After noting a small house price gain recently, Masters believes housing market prices are reflecting supply factors rather than demand. Supply has been removed quickly and new listings have had their worst start to any year since the GFC.

Predictably, worried about higher rates and falling house prices, vendors don’t list. Consequently, stock available for sale is very weak. Indeed, supply today is about a third of Australia’s 10-year average. The only people listing their homes are those that have to, which includes people moving, divorcing or who have passed away. 

When supply declines, turnover follows. Transaction volume is currently down 30 per cent from its peak, which is similar to previous cycles. Transaction volumes tend to fall quickly and by about a third. And this trend tends not to turn until the prospects of the RBA cutting become clear. 

That means there is a possibility, turnover falls further from here, which will also keep pressure high on rents, as new investors are prevented from purchasing. As an aside, investors are also under pressure from banks extending less credit for investment as property prices fall.

As a larger than usual cohort of people with fixed-rate mortgages roll onto variable rates, there might be pressure for some of them to sell, which could add to supply.  The added supply is also expected to keep a lid on prices. 

Masters believes property prices will be flat to slightly up over next few months before a slight decline as supply increases marginally from forced sales.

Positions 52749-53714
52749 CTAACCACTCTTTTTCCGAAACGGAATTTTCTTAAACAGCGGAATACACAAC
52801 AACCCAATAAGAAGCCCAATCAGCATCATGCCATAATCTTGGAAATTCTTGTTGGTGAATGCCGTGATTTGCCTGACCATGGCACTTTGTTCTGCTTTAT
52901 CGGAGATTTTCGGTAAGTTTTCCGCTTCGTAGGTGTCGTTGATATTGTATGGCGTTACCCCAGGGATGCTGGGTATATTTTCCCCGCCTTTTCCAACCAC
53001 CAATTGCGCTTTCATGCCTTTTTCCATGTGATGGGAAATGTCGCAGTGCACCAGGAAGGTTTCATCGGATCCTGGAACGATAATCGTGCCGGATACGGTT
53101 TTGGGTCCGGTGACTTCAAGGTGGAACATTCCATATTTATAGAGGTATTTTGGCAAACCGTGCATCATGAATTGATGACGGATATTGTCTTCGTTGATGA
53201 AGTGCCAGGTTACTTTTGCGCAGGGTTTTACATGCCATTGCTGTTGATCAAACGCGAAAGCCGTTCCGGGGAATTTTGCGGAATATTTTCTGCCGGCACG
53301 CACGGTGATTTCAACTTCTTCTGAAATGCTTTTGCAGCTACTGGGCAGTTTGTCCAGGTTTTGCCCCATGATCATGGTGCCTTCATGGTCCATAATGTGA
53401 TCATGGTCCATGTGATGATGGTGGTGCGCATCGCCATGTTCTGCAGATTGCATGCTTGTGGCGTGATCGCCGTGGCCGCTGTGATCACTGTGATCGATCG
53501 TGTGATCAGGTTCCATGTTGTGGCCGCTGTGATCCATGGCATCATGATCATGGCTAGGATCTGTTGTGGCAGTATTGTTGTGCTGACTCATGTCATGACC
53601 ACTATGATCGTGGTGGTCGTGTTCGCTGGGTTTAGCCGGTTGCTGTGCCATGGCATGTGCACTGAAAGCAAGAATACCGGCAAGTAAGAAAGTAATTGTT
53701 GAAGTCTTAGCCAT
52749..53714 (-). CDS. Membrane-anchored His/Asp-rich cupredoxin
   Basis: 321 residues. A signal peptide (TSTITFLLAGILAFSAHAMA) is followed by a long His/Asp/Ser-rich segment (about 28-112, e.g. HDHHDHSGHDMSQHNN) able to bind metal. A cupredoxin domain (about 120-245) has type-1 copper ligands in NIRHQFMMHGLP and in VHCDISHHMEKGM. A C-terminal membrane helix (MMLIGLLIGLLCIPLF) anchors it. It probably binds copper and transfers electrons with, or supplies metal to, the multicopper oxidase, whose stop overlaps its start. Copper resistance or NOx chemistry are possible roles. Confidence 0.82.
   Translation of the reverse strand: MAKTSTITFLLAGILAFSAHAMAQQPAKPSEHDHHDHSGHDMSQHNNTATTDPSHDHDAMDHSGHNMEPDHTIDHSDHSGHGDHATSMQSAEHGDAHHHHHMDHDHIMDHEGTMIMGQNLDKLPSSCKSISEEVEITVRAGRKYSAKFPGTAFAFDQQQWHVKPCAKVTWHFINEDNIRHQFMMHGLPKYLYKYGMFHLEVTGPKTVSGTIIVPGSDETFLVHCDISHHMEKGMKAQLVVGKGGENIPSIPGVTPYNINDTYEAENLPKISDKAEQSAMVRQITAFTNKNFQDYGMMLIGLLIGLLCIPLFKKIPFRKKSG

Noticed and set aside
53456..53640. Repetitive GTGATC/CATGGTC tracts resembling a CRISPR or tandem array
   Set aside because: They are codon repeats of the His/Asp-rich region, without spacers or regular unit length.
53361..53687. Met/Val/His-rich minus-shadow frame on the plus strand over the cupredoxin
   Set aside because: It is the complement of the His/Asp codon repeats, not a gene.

Overall, however, Masters believes house prices are closer to the bottom.

With respect to buyers, the key constraint has shifted now from and ability to save a deposit to the ability to service a mortgage. A significant increase in serviceability costs is responsible for this shift, which will remain relevant for some time.

As we have often explained here at rogermontgomery.com, access to credit, and by extension, borrowing capacity, is the main driver of house prices over time. Masters concurs – a recent significant fall in borrowing capacity has been a negative for prices but limited supply has also limited the magnitude of declines. 

Any increase in supply from here will impact prices negatively, while any lift in prices will be met with more supply. House prices should therefore remain under pressure until the RBA cuts.

Meanwhile, the strong labour market and higher consequent rents will weigh on household budgets, keeping inflation sticky, and limiting the RBA’s ability to cut rates.

So how does impact investors in sharemarkets?